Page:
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You will learn in this lesson: Arabic adjectives, adjectives ending, Arabic adjectives list.


Learning Arabic can be difficult, since many of the sounds and the appearance of the language are quite different from English. Learning to correctly apply pronouns in your Arabic conversation may seem tough, but it’s one of the most important steps to achieving fluency in the language.


When you first start learning Arabic, you’ll quickly learn that one of the most important lessons is that of the Arabic pronouns. Arabic pronouns may seem more complicated than their English counterparts, since there are a few of the Arabic pronouns – “he,” “she,” “I,” and “you” – that can be used alone, without the need to conjugate them, and can stand without a verb.

For example, when telling your name, you would only use the Arabic word for “me” or “I,” and then use your name. You don’t need any verb such as “am” or “is.” This may sound peculiar if you were translating it to English, but is correct in Arabic. Here are the translations for the different Arabic pronouns.

He: anti
She: howa
We: hiya
You: nahnu (Male)
You: antum (Female)
I: ana
They: antun na (male)
They: hum (female)


In the case of “you,” if you’re speaking to a group of people of both genders at once, you would use the pronoun “antuna.” However, if you’re speaking of a situation, the work to use is “humaa.” This is one way that Arabic differs from many languages, as there is a dual complexity to the language. Not only do you need to specify gender in a situation, you also need to be specific about how many people you’re speaking about or to.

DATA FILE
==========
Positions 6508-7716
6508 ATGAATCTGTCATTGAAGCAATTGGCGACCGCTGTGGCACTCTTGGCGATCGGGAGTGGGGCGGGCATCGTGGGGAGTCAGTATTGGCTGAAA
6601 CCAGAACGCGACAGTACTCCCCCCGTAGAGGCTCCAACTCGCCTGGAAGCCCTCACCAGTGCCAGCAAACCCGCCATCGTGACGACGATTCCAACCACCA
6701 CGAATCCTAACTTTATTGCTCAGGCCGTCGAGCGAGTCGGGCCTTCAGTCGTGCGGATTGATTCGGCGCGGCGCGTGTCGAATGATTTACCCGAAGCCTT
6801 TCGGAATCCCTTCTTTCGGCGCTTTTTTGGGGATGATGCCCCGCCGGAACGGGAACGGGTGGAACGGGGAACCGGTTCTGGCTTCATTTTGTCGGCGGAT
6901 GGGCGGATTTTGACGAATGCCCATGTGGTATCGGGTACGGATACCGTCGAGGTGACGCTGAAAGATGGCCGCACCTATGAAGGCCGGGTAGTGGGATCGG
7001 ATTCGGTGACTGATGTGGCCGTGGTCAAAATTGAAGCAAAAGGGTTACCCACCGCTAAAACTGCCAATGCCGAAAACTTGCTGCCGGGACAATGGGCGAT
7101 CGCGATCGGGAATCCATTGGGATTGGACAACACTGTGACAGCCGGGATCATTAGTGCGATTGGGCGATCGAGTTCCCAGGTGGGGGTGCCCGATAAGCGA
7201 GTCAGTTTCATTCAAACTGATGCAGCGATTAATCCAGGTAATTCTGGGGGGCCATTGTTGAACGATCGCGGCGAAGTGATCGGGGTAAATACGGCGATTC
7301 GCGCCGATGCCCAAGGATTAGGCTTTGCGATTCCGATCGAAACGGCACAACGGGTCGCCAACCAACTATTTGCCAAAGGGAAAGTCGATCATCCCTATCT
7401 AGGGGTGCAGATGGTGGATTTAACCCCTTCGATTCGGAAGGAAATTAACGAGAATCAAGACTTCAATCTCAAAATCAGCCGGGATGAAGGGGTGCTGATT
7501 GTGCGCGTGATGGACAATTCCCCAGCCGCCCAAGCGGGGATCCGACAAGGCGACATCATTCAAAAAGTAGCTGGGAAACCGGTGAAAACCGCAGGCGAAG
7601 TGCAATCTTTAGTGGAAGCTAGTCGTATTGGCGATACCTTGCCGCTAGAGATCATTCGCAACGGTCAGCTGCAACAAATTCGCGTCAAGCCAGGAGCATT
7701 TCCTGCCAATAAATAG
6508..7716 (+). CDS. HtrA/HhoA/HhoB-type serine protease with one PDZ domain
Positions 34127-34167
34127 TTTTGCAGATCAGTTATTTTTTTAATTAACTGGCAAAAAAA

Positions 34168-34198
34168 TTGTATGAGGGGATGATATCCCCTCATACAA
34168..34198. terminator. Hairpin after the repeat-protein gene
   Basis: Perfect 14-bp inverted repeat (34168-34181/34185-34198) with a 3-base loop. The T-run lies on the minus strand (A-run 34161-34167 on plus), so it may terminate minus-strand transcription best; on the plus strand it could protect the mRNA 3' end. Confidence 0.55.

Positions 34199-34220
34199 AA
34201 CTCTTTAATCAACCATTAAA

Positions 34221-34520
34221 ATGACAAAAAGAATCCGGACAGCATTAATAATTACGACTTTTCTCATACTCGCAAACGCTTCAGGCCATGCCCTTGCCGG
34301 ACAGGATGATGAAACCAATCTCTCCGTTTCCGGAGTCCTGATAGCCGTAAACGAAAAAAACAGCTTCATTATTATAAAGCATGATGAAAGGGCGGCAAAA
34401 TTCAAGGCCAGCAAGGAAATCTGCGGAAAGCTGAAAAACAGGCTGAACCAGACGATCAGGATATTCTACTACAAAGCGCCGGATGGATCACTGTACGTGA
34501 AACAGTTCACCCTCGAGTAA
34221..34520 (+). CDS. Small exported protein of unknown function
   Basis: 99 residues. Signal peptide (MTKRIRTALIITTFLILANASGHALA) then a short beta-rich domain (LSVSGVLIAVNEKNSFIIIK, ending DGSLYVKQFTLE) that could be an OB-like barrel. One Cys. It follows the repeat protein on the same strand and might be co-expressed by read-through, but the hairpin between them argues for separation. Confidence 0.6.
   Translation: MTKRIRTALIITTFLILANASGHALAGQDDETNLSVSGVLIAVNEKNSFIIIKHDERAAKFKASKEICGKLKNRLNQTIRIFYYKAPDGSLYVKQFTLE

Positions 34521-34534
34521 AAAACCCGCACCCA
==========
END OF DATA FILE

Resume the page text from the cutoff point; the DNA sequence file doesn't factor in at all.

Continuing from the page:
If you need to make a pronoun possessive, you’ll add a suffix the end of the words, instead of using the pronouns. To say something belongs to you, you only add to the word of what you are talking about. Other differences to the Arabic pronouns are:

Your: Add ka or k (male, singular)
Your: Add ki or k (female, singular)
His: Add ho or h
Her: Add ha or h
Your: Add kum (female, plural)
Your: Add na (male, plural)
Their: Add kun (male, plural)
Their: Add kum (female, plural)


With these possessive pronouns, you’ll also need to add a different suffix to the word when you’re speaking to a group with both males and females. If you were to say “our,” you would add the suffix “kuman.” If you were to say “you,” add the word “human.” However, there are times when a pronoun is not used at all in the Arabic language. For example, “arastu” means studied, and it can be used by itself if you want to say “I studied.”


When you look for courses in Arabic instruction, you need to be sure you find one that will give you practical exercises in pronoun usage. These courses should also include a feedback mechanism so that you know when you’ve made mistakes in pronoun conjugation.


Pronouns are one of the most difficult parts of the Arabic language to learn, but they’re also some of the most important things to learn, since incorrectly addressing a man or woman can be offensive. When you’re able to master this area of the language, you’ll be well on your way to becoming fluent in Arabic. However, it’s not going to happen overnight. You’ll need to set aside a certain amount of time each day in order to learn Arabic correctly.




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Arabic adjectives, adjectives ending, Arabic adjectives list.



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